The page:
It’s not every day we pick up a book and think, “I’m ready to be challenged” and yet there are moments when writing can be so deeply touching that it’s well worth the effort.
Marina Endicott, award winning author of the Commonwealth Writers Prize for her second novel, Good to a Fault, has selected Dogs at the Perimeter by Madeleine Thien as the Amnesty International Book Club’s selection for this month.
“I believe you will all read with passionate interest Madeleine Thien’s novel, Dogs at the Perimeter, which examines the long-burning fallout of the Cambodian genocide through three of its victims.
“The clarity and beauty of Thien’s writing rest on a deep well of empathy and compassionate historical understanding. She is a shining example of a human being, one who can go down into violence and pain but rise up again with important stories to give us,” explains Endicott.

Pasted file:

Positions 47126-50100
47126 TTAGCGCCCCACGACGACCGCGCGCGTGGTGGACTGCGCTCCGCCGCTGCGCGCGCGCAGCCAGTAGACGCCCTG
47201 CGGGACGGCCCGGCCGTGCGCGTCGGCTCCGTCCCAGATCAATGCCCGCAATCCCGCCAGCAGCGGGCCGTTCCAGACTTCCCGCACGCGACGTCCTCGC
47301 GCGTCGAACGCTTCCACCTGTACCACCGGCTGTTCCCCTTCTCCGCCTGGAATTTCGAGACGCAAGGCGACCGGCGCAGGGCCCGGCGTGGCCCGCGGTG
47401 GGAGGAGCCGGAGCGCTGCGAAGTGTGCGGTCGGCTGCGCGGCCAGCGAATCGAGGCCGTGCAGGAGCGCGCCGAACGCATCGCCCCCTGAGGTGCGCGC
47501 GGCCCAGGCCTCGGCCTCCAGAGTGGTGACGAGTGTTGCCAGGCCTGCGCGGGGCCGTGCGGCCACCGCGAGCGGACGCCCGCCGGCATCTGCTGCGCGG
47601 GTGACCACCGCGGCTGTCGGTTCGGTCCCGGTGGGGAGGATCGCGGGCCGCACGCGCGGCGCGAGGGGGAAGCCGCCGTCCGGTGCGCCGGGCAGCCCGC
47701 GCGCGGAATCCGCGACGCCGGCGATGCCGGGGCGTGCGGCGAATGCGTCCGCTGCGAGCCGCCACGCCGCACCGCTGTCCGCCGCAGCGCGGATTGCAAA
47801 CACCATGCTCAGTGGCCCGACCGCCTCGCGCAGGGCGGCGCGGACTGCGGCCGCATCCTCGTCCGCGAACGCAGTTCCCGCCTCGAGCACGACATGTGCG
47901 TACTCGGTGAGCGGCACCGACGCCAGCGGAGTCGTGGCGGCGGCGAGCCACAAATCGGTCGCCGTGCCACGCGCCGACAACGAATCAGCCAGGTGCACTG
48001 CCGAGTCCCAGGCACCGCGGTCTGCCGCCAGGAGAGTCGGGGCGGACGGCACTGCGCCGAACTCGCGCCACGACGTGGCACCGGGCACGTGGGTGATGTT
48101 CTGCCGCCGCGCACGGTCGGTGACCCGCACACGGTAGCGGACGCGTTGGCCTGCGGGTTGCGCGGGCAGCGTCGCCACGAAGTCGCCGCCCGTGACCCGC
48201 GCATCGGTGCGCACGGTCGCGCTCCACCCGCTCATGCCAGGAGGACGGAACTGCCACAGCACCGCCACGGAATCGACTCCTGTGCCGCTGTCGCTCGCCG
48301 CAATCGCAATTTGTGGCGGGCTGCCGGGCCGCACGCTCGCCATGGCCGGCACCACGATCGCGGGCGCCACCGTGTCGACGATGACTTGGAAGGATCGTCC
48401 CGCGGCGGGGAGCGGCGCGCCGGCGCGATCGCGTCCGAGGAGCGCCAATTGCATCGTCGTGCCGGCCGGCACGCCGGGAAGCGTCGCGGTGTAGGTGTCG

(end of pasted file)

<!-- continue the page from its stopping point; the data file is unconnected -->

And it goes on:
Beautifully realized, deeply affecting, Dogs at the Perimeter evokes totalitarianism through the eyes of a little girl and draws a remarkable map of the mind’s battle with memory, loss, and the horrors of war.
As Canada welcomes Syrian Refugees, our Amnesty International Book Club is exploring a story of rebuilding a life in Canada so that we may gain a better understanding of the horrors faced by those who escape persecution. Amidst the violence and destruction in home countries, there is one particular experience that haunts far too many: the unanswered disappearances of loved ones. Fathers, mothers, brothers, sisters, lovers, and friends: one moment there, the next, gone.
The discussion guide will be released this January 2016. Sign up for our newsletter to have it emailed to your inbox.